Sometimes, well, Italy is an awkward fit for me. Actually most times, which is ok, as I am generally self-conscious in everyday life.
It is strange to think that someone genetically 100% Italian would find life in Italy to be uncomfortable. I would be a sought-after show pony if there were a pedigree for Italian-ness. I once did a DNA test out of curiosity to see where my heritage was from, imagining a rich mixture of European genes, perhaps a little Spanish or even French.
It turns out I’m 90.6% Italian mostly southern Italian with a smattering of Sardinian and a slither of origins from Levantine, Egypt and Anatolian. The Levant is modern-day Lebanon, Syria, Jordan, Israel, and Palestine. While Anatolia is a fertile peninsula above the eastern Mediterranean which comprises modern Turkey. But my genes are mostly all Italian.
As usual in life, we cannot assume that returninig to the motherland I would be welcomed with open arms because I am Italo Australian. Growing up in an Italian family in Australia doesn’t get you automatic acceptance into tight-knit Italian small-town communities.
While I look the part, as soon as I open my mouth, I’m immediately identified as a foreigner and treated with suspicion. I’ve lost count of the number of times I’ve been snidely complimented on my quirky accent.
I can’t get a break from veiled racism, both here in Italy as a foreigner and in Anglo Saxon Australia as an Italian. It seems I can’t get a break from veiled or outright racism.
I always joke that I was condemned to be constantly spelling my surname and coaching people on how to pronounce it in Australia. Well, it turns out I still have to spell my name. Since my surname isn’t a local Sicilian one, no one knows what to do with the ‘Del’ part of Del Borrello, I often get mistaken for a Borello, with one ‘R’, but I’m quick to deny the connection. I’ve spent my whole adult life spelling it out to strip the prefix from my surname. I like being a Del Borrello; I even kept it after getting married.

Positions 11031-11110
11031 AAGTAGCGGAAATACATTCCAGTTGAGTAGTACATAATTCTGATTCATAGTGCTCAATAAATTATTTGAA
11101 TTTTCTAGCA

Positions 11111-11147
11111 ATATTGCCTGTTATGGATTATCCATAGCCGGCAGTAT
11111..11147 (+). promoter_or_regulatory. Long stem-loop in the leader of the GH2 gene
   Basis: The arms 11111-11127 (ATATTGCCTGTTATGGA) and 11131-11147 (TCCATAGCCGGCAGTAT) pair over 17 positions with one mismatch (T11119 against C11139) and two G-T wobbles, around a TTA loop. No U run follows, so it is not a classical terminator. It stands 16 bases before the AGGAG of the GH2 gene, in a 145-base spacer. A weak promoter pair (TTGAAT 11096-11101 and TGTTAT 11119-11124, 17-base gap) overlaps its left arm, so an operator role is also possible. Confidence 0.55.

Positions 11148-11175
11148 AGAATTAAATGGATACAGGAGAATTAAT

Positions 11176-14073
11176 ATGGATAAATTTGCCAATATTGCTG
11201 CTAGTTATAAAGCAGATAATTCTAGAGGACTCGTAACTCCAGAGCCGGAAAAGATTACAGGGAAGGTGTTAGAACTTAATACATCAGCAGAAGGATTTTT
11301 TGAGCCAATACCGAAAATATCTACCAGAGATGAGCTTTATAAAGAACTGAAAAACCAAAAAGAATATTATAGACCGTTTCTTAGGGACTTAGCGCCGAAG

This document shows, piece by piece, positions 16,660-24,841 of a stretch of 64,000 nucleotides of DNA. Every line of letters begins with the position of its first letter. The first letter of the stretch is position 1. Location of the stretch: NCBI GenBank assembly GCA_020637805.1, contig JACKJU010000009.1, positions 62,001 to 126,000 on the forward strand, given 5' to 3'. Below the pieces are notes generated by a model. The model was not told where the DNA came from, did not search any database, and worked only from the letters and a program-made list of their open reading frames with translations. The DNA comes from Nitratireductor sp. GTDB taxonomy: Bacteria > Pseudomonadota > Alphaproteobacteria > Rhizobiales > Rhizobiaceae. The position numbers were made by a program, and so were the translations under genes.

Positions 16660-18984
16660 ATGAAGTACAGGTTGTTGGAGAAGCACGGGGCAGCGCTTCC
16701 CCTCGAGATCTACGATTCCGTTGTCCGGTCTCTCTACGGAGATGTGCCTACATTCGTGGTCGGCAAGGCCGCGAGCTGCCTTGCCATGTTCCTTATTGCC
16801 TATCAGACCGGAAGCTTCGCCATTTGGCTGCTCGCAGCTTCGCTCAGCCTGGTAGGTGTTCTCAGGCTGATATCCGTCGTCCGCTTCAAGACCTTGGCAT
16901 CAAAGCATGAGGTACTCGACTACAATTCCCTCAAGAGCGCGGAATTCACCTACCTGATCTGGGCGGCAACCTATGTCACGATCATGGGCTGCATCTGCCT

So here I am, an eternal foreigner, a token ethnic in my professional life in Australia. I even had a university professor tell me I should have more confidence with my spoken English because I can speak it well. I was born and raised in Australia; my mother was a primary school teacher for many years, and my parents always spoke English to my brother and me.
Since both my parents tended to speak in their respective dialects, which were very different from the standard Italian (one Sicilian, the other from central Italy). Since neither could understand or speak the other’s dialect and avoid any confusion, it was agreed to speak only English at home. I did pick up a little bit of Sicilian from my Mum’s parents, but I didn’t speak much Italian.
I was 16 when I first visited Italy, and I never really began to study or learn Italian until I was at University. So the prospect of being mistaken as a non-native speaker was quite racist on the part of my professor. I didn’t think much of it at the time; I just thought she didn’t know what to say and went for the lazy answer. But in hindsight, it was a racist comment.
Whilst here in Italy, I don’t think the focus is necessarily on the fact I’m a foreigner but more on the fact that I haven’t been educated here. Italians are very formal and are terrible intellectual snobs. So if you cannot express yourself correctly in Italian or with the correct accent, you are looked down upon and belittled.
I know many well-educated Sicilians who were treated badly by northern Italian employers as there is a barrier between north and south. The south is poorer and is looked down upon.